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Valentine is one of the two gentlemen of Verona. He is young, well bred, and adventurous. He is first seen in the play as he 2ngages in a witty conversation with his friend Proteus; they discuss the merits of love and travel. Valentine is determined to see the wonders of the world and unsuccessfully tries to convince Proteus to join him. He scoffs at Proteus' being tied down by his love for Julia.
In Milan, Valentine undergoes a significant transformation in character. He falls deeply in love with the beautiful Silvia, who is the Duke's daughter; he sees her as a perfect, almost celestial being. In truth, he appears more dreamy and lovesick than even Proteus. He is so blinded by his love that Silvia tricks him into writing a love letter to himself and into confronting Thurio in a battle of wits that she thoroughly enjoys. Knowing that the Duke does not approve of him as his daughter's suitor over the wealthy Thurio, Valentine convinces Silvia to elope with him.
His best friend Proteus, who has also fallen in love with Silvia, betrays the naive Valentine. He tells the Duke about Valentine's plans to elope with his daughter, hoping that his friend will be banished from Milan and clear the way for him to woo Silvia. The Duke reacts as expected and immediately sends Valentine away. Before his departure, Proteus again tricks his trusting friend and promises to deliver Valentine's letters to his beloved. Valentine innocently accepts his friend's kindness.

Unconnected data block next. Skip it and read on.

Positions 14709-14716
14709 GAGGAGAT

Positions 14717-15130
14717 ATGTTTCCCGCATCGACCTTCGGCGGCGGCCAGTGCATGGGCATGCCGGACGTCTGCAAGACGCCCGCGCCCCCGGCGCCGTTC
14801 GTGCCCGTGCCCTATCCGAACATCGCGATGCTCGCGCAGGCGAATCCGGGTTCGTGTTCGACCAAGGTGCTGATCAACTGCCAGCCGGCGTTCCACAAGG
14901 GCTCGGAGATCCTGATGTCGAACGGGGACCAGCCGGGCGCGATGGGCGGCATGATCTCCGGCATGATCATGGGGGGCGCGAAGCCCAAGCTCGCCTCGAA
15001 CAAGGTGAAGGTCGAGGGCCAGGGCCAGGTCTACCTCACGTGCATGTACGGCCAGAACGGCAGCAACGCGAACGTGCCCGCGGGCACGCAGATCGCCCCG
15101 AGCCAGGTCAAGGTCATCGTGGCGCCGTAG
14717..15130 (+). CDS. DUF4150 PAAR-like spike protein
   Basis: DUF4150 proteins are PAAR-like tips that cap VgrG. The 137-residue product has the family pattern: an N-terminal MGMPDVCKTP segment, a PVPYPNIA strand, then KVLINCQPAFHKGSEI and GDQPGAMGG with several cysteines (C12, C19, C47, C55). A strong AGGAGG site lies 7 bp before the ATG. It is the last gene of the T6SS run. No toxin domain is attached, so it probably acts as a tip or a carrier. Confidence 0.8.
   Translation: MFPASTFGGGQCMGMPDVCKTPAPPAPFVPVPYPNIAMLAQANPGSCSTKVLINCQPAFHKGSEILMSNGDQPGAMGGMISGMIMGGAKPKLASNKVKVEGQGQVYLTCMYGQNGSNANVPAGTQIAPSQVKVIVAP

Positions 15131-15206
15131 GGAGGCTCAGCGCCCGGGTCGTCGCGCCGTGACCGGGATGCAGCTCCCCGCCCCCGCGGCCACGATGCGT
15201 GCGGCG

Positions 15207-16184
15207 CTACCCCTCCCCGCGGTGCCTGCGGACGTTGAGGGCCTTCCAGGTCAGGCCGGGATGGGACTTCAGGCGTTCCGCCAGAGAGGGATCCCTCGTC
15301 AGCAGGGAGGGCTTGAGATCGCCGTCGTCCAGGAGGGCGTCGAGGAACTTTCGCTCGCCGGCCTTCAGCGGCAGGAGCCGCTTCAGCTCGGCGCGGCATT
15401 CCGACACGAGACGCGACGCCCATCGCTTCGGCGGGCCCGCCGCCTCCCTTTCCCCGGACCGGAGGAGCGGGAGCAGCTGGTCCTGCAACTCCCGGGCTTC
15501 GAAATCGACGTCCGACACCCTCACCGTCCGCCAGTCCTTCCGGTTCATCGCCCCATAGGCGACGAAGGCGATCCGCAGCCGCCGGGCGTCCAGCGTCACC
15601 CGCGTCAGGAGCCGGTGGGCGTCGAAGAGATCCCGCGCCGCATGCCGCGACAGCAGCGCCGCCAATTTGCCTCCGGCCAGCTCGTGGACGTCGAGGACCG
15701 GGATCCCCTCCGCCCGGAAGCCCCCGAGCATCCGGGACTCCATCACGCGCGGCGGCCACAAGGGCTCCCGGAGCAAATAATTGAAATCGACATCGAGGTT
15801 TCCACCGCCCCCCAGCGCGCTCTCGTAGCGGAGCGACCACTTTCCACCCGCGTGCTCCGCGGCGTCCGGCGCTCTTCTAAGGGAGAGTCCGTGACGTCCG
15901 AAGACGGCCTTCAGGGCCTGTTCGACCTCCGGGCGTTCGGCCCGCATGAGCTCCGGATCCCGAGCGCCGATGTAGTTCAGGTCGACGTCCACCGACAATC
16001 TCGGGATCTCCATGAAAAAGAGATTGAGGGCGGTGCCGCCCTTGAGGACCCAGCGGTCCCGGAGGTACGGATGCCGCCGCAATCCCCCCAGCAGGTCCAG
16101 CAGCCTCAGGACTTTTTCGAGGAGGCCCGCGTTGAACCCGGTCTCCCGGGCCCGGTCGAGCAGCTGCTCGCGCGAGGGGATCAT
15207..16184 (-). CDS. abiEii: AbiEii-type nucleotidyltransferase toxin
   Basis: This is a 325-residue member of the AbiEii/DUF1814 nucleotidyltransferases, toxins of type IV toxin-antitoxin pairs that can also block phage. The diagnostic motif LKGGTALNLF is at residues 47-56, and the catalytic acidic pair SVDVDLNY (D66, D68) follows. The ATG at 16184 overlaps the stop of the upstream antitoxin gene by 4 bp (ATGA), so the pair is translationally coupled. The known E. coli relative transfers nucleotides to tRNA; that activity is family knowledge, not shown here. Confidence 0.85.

Valentine flees to Mantua, where a gang of bandits confronts him. He thinks on his feet and tells them that he, like them, has been banished -- for killing a man. The bandits accept Valentine as one of them and make him their leader because of this noble bearing and character. When they tell him he will be killed if he does not accept their offer, the meek Valentine does not give any resistance. His only request, sounding much like Robin Hood, is that the bandits do not harm any women or the poor.
When Thurio enters and tries to claim Silvia for his own, Valentine reacts more definitively, for he sees this man as a rival, not a friend. Thurio quickly retreats from Valentine's advances, and the road is clear for him to be permanently united with Silvia. The Duke approves of the union, for he admires Valentine's spirit and sees that his daughter truly loves him.
Valentine's obtuseness is an interesting trait that is manifest throughout the play. He is tricked by Silvia to write a love letter to himself. He walks into the trap set for him by the Duke's phony story. He is befriended by Proteus without the slightest notion of his betrayal, until he witnesses it first hand in the last scene of the play. Valentine's intriguing character finds its culmination in his act of generous forgiveness of his best friend's betrayal. Apparently, Valentine is an Elizabethan man who values friendship above all things.